The science behind clean beer

Storm Team 2

Science probably isn’t the first thing you think of when enjoying a cold beer, but without it there would be no beer!

Making beer on a basic level isn’t that complicated. Heating up mashed grain, water, and hops creates a sugary slurry called wort that yeast will consume to create two by-products which we know and love in a brew: alcohol and carbonation in the form of carbon dioxide. Wait a bit of time for fermentation to finish and you got yourself beer. 

Creating consistently good beer on a large scale with subsequent batches takes a lot more work, planning, and you guessed it- science! 

“It’s just our due diligence to insure our customers that the beer we are serving is as we intended and clean and delicious.”

Nicole Steinhilber- Lab Director at Revelry Brewing

Nicole Steinhilber is the lab director at Revelry Brewing and is known around the staff as the “yeast beast.” Which is appropriate because yeast is both the most important ingredient in beer but also a main source of contamination.

Behind the scenes at the lab

The importance and hazards of yeast

Brewers’ typically use “domesticated” yeasts, which have been specifically selected and cultivated to create a specific end product. “Wild yeasts are much more unpredictable, some wild yeasts can chew through sugars that brewer’s yeast is not able to and can produce some issues if we detect wild yeast in the beer here,” Steinhilber says.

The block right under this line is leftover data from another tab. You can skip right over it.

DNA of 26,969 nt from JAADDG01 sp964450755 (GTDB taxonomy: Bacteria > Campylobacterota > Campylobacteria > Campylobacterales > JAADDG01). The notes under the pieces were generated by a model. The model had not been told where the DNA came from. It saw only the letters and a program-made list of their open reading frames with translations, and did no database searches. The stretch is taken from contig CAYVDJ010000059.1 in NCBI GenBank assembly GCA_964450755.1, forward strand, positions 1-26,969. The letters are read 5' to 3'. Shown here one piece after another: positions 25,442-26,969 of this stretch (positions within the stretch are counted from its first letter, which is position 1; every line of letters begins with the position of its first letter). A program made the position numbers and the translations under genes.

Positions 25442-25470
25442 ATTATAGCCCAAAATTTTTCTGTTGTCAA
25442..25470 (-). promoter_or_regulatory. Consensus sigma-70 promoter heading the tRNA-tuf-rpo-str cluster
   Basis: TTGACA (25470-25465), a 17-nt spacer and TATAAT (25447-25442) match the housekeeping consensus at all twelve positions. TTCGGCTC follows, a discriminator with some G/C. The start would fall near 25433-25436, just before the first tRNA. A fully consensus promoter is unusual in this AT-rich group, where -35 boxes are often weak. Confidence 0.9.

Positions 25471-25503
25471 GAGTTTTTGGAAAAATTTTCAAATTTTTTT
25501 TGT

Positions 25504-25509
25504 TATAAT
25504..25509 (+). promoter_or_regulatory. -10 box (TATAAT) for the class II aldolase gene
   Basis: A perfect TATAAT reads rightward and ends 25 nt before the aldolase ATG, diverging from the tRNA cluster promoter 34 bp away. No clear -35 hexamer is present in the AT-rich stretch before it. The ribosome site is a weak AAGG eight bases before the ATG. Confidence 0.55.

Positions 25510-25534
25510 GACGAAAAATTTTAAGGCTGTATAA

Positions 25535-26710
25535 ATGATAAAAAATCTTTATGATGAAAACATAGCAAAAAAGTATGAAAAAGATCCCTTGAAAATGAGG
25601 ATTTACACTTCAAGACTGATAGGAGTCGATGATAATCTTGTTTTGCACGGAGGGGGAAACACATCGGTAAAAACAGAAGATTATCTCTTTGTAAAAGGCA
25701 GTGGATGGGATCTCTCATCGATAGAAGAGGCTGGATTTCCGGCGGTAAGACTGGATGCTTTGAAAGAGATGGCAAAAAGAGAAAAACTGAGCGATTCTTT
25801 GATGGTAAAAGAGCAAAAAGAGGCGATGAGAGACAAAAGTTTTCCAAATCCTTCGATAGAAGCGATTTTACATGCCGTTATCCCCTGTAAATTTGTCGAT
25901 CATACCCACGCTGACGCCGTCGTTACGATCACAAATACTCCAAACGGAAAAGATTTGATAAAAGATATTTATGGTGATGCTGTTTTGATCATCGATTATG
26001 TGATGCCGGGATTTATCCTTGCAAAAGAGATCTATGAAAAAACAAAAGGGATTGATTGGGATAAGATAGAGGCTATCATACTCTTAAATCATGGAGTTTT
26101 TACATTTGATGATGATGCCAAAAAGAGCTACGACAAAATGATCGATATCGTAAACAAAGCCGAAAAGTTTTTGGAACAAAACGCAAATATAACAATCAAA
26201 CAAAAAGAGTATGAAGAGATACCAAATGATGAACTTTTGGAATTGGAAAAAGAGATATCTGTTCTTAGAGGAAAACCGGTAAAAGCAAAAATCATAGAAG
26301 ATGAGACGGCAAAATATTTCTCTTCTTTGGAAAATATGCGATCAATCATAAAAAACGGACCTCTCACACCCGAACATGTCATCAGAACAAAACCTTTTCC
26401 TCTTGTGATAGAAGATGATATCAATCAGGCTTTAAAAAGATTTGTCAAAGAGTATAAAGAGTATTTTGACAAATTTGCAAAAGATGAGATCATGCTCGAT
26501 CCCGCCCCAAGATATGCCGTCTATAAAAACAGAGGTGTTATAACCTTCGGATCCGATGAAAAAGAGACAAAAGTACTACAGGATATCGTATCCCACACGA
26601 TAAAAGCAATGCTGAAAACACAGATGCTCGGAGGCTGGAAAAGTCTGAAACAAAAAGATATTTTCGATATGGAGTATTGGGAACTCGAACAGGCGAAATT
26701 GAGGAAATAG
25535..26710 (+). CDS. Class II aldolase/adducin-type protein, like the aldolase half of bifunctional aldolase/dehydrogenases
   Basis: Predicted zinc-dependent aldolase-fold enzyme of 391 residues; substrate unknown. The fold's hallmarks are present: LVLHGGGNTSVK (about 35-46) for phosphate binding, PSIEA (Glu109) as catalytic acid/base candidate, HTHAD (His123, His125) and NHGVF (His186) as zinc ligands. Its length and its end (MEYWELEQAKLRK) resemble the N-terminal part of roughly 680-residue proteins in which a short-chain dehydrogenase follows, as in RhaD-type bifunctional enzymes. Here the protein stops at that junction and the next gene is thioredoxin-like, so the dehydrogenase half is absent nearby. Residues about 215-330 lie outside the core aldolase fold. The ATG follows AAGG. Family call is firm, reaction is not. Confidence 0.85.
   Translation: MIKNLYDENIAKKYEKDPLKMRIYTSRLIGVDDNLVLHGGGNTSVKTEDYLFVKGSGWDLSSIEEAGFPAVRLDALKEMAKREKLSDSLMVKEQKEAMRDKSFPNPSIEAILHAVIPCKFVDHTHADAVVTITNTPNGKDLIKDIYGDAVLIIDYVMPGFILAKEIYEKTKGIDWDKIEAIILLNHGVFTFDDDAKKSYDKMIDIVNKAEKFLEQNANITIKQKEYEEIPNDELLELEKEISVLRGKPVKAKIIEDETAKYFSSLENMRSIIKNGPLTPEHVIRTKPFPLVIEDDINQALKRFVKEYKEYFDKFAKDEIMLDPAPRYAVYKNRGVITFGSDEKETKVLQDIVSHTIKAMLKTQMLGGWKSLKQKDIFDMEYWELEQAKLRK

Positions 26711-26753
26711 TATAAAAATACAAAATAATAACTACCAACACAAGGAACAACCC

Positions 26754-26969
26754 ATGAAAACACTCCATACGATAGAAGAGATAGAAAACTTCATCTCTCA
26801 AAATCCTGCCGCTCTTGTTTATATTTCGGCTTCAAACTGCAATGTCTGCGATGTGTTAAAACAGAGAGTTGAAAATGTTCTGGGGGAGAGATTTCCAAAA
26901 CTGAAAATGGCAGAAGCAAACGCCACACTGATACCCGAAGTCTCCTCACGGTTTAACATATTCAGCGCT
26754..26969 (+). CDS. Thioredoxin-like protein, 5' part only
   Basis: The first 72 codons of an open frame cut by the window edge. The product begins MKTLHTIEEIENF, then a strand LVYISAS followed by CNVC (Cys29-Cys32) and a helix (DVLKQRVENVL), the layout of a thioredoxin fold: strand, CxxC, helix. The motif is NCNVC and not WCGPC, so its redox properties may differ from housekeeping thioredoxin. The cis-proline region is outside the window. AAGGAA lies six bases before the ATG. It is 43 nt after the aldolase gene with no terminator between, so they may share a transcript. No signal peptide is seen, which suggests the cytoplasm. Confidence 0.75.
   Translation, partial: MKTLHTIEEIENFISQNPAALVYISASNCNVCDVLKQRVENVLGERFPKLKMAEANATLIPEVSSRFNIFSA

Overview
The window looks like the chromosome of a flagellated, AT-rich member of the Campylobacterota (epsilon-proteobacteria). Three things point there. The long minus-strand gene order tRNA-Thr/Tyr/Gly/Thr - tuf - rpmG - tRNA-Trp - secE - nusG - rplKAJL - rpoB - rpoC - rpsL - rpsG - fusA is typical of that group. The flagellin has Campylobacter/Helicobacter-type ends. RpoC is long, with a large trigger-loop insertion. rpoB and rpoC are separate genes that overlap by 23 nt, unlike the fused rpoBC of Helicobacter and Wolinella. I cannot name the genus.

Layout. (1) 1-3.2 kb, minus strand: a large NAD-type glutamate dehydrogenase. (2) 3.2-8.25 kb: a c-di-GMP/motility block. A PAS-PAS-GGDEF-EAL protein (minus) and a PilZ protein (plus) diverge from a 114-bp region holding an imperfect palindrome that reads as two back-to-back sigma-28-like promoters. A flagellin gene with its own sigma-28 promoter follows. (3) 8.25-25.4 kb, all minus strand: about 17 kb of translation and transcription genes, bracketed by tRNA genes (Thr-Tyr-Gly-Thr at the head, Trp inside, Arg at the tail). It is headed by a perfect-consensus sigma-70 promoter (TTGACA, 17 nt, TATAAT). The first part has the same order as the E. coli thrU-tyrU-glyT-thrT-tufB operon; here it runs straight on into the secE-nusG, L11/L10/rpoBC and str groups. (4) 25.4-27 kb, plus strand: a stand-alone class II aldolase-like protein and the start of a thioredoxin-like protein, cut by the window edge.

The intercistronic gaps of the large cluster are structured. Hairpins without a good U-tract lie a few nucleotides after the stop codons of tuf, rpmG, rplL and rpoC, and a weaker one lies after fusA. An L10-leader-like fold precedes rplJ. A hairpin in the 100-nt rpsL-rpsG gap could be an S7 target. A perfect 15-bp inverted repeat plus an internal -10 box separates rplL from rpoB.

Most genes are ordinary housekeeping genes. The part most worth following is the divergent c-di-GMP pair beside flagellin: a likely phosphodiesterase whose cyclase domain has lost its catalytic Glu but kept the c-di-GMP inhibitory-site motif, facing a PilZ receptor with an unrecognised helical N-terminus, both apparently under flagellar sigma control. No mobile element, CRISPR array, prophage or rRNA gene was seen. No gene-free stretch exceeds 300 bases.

If introduced- these wild yeasts can run amok and wreck an established recipe by producing an end product that may taste nothing like the beer you were trying to make!

How do they end up in there? Well it’s hard not to as wild yeasts, bacteria, and other contaminants lurk in the air around us- too small to be seen. Deep and through cleaning prevents a lot but as your mother told you “it’s better safe than sorry” so she monitors and tests the beer through the entire process:  from the initial wort all the way through fermentation and packaging. Because in the end- a clean beer is a good beer. 

But wild yeast and other micro-organisms isn’t always a bad thing when it comes to beer! Sour beers use wild yeasts paired with bacteria such as lacto-bacillus to create the tart/funky flavor that is becoming more popular. Revelry plays around with those bacterial strains in a separate building called the Hold a short walk from their main brewery in downtown Charleston.

Storm Team 2 Meteorologist David Dickson

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